Final Audio Design Heaven II: A Taste of Heaven

Final Audio Design is a Japanese manufacturer known for their proprietary technologies created after many years of development into products that range from the beautiful (Heaven 2 to 6) to the outrageous (Piano Forte line, Heaven 7 and 8). I was lucky enough to be given the opportunity to review the cheapest models of three of their IEM lines, starting with this one. The Heaven II is a single balanced armature (BA) IEM that is priced around $70. Now, how do they stand up against some of the IEMs that I deem the best in their price ranges?
Disclaimer: I would like to sincerely thank Yoko at Final Audio Design for sending me a review sample of the Heaven II for review. I would like to clarify that I am in no way affiliated with Final Audio Design or any of its staff, and that I am not being compensated or paid by writing this review. All opinions expressed in this review are my own unless otherwise specified, and all pictures taken are owned by me. YMMV.

TL;DR: The cheapest in their renowned Heaven line of BA IEMs, the Heaven II provides a level of midrange performance that you can only really love or hate. As for me? I absolutely love it.


Packaging, Accessories

The packaging is what you would expect from a not-so-premium priced product, coming in a simple retail box with a wrap-around image on the front and a description and specifications on the back. Nothing too fancy here. Opening the box, you get the Heaven II, a plastic pouch with 5 extra sets of eartips (narrow bore and regular bore), an instruction manual, and a 12-month warranty card. Again, it’s nothing out of the ordinary, although some extra accessories (like a shirt clip) would’ve been appreciated.

Design, Build, Microphonics

Where the more expensive models of the Heaven line exude an air of elegance and poise, the Heaven II takes a step back with its simple stainless steel barrel housing and black accents (also available in blue). Despite having the exact same shape as its more expensive brothers, the Heaven II has a very conservative, almost minimalistic feel to its design, and I find that very appealing.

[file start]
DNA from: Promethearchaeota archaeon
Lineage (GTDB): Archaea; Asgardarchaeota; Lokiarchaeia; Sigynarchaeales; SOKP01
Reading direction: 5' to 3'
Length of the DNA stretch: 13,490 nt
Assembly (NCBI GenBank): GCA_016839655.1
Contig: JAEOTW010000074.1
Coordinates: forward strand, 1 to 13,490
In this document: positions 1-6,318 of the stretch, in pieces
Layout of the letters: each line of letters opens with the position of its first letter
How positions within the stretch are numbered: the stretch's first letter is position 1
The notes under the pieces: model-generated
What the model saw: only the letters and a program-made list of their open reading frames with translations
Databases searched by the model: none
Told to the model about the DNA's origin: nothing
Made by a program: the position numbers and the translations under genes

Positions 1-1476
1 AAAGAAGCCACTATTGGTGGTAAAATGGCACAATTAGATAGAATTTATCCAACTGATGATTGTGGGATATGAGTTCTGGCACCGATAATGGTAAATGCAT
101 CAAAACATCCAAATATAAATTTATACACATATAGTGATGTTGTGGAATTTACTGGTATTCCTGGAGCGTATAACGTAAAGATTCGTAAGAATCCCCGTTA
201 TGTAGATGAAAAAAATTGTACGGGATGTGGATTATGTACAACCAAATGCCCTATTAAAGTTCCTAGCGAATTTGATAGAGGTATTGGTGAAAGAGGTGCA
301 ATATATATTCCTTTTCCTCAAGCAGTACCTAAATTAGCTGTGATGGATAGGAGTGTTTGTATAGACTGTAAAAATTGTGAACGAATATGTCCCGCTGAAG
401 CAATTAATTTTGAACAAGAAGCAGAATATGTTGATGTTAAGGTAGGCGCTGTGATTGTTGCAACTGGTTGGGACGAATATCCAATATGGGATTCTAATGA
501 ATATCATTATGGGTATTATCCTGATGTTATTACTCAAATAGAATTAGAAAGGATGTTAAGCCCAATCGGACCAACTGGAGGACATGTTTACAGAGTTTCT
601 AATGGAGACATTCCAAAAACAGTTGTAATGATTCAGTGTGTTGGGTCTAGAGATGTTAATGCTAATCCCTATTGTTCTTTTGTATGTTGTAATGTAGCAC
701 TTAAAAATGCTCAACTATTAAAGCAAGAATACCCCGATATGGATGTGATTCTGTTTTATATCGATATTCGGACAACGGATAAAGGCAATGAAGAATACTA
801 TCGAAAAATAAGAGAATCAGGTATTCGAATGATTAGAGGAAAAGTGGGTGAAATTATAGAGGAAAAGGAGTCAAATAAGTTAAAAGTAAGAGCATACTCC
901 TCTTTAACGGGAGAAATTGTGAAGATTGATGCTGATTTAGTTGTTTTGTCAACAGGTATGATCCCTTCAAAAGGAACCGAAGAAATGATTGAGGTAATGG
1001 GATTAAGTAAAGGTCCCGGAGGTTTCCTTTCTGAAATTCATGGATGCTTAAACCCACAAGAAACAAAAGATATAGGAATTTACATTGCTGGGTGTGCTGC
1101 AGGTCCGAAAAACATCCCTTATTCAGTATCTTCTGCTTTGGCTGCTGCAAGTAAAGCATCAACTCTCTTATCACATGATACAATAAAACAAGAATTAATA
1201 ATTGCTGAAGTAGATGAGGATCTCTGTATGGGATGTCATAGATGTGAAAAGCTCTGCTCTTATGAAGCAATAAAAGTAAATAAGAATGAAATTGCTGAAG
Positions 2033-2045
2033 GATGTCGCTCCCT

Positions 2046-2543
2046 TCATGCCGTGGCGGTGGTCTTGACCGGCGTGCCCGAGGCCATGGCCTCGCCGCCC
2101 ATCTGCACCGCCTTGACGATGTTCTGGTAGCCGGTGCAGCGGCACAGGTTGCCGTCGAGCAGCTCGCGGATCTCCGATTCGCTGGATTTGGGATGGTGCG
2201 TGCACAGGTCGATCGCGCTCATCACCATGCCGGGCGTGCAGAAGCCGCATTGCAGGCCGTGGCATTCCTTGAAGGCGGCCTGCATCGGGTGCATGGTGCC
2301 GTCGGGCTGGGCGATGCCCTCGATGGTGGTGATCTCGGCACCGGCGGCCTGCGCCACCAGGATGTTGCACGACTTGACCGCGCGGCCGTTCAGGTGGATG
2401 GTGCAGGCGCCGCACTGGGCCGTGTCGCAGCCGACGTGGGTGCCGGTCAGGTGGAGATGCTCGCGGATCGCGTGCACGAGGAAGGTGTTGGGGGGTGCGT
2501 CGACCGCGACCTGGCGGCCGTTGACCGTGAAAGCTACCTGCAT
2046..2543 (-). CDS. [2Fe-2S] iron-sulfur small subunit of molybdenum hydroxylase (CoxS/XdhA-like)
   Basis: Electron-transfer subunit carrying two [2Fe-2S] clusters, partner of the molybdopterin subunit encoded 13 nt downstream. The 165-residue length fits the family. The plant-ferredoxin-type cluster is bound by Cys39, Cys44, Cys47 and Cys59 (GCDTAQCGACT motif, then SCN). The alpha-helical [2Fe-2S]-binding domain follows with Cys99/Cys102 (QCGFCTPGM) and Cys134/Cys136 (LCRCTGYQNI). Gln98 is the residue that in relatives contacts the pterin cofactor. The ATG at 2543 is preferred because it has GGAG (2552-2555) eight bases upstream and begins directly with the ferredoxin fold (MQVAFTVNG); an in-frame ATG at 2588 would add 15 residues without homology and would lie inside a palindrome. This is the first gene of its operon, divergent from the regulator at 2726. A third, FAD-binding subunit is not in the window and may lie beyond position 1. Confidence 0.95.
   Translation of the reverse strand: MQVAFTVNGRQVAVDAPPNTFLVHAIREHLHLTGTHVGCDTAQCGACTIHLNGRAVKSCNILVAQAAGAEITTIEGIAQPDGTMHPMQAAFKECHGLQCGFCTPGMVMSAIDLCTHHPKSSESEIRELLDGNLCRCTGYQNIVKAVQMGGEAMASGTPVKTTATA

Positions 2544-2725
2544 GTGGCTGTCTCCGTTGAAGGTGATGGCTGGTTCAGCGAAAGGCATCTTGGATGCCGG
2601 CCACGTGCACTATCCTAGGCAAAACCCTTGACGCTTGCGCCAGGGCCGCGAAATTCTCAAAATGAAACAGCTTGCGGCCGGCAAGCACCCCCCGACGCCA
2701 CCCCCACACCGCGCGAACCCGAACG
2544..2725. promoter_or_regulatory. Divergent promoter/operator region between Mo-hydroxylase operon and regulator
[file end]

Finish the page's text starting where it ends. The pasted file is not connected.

On top of that, the Heaven II also happens to be as solid as it is beautiful, with a very rigid housing, a solid Y-split and a small-yet-sturdy right-angle connector. They also exhibit no driver flex whatsoever, as do all balanced armature IEMs. As the Heaven II (and the rest of the line) use a flat cable, they are prone to rather heavy cable noise, which is why I contemplated the addition of a shirt clip to the included package. However, even without the shirt clip you can mend this issue by wearing the Heavens around-the-ear.

Fit, Comfort, Isolation

The Heaven II’s slim, streamlined housing allows for a very easy fit, even with the included eartips. I could also wear them straight down and around-the-ear pretty easily and without problems. However, their housings do happen to be a little long and stick out of your ears rather weirdly, making it practically impossible to lie down on one side comfortably when they’re in your ears. And that’s kind of a shame, really, as the Heaven II is very comfortable, allowing me to wear them for extended periods of time without complaint.

Another addition to their growing list of positives is their isolation. These IEMs isolate better than any other IEM I’ve tried without tip rolling. Their fully-closed housings seem to play a part in this, as well as their very well-sealing eartips. When they’re in your ears and the music is off, they drown out pretty much everything down to a whisper except clacking sounds (like my keyboard) and human voices. But turn the music on, and you’ve got yourself a one-way ticket to your music. At this point practically nothing comes between you and your music.

Addendum: Some time after writing this review, I started experiencing some major pressure issues with the Heaven 2, causing a slight headache when I listen to them for any more than 5 minutes. This seems to be caused by the silicone eartips' vaccum seal in the ear. I found using foam earips rectified the issue, but I thiss found this noteworthy enough to add it to the review at this point.

~~ Sound ~~


Headphone Type
Closed-back in-ear monitor (straight-down, around-the-ear)
Driver Type
Single balanced armature (self-developed)
Frequency Response
N/A (probably 20 Hz – 20 kHz)
Max. Input Power
112 dB
16 Ω
16 grams
Flat 1.2 m (4’) TPE cable
3.5 mm (1/8”) gold-plated right-angle TRRS connector
Instruction manual
Warranty card (12 months)
3x black/blue silicone narrow-bore eartips (S/M/L)
3x black/blue silicone medium-bore eartips (S/M/L)

Equipment, Burn-in

The source equipment being used in this review is my iPod Touch and PC, both running the Heaven II unamped through its headphone-out. The amplifier used in the amp test is a Yamaha RX-V359 speaker receiver, driving the Heaven II through its headphone-out. The EQ apps used in the test are Electri-Q through the PC (via Foobar2000) and EQu and the default system EQ on the iPod Touch. As always, test tracks are located here, but some songs will be mentioned throughout the review as an example of what types of songs I used as I describe the IEMs’ sound signature.